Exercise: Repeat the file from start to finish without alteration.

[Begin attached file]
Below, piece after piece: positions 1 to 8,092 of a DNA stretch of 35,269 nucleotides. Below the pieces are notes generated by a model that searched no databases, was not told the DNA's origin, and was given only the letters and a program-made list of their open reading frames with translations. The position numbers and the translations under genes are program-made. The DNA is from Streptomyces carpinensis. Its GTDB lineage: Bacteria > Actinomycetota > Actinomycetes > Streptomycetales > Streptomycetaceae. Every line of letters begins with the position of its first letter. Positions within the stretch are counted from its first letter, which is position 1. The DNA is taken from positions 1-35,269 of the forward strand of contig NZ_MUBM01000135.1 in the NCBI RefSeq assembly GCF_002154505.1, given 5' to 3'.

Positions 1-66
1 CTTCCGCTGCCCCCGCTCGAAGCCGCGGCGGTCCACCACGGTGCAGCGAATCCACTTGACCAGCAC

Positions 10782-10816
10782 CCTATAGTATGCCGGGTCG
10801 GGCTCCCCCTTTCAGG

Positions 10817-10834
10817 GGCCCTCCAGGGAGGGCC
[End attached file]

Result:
Below, piece after piece: positions 1 to 8,092 of a DNA stretch of 35,269 nucleotides. Below the pieces are notes generated by a model that searched no databases, was not told the DNA's origin, and was given only the letters and a program-made list of their open reading frames with translations. The position numbers and the translations under genes are program-made. The DNA is from Streptomyces carpinensis. Its GTDB lineage: Bacteria > Actinomycetota > Actinomycetes > Streptomycetales > Streptomycetaceae. Every line of letters begins with the position of its first letter. Positions within the stretch are counted from its first letter, which is position 1. The DNA is taken from positions 1-35,269 of the forward strand of contig NZ_MUBM01000135.1 in the NCBI RefSeq assembly GCF_002154505.1, given 5' to 3'.

Positions 1-66
1 CTTCCGCTGCCCCCGCTCGAAGCCGCGGCGGTCCACCACGGTGCAGCGAATCCACTTGACCAGCAC

Positions 10782-10816
10782 CCTATAGTATGCCGGGTCG
10801 GGCTCCCCCTTTCAGG

Positions 10817-10834
10817 GGCCCTCCAGGGAGGGCC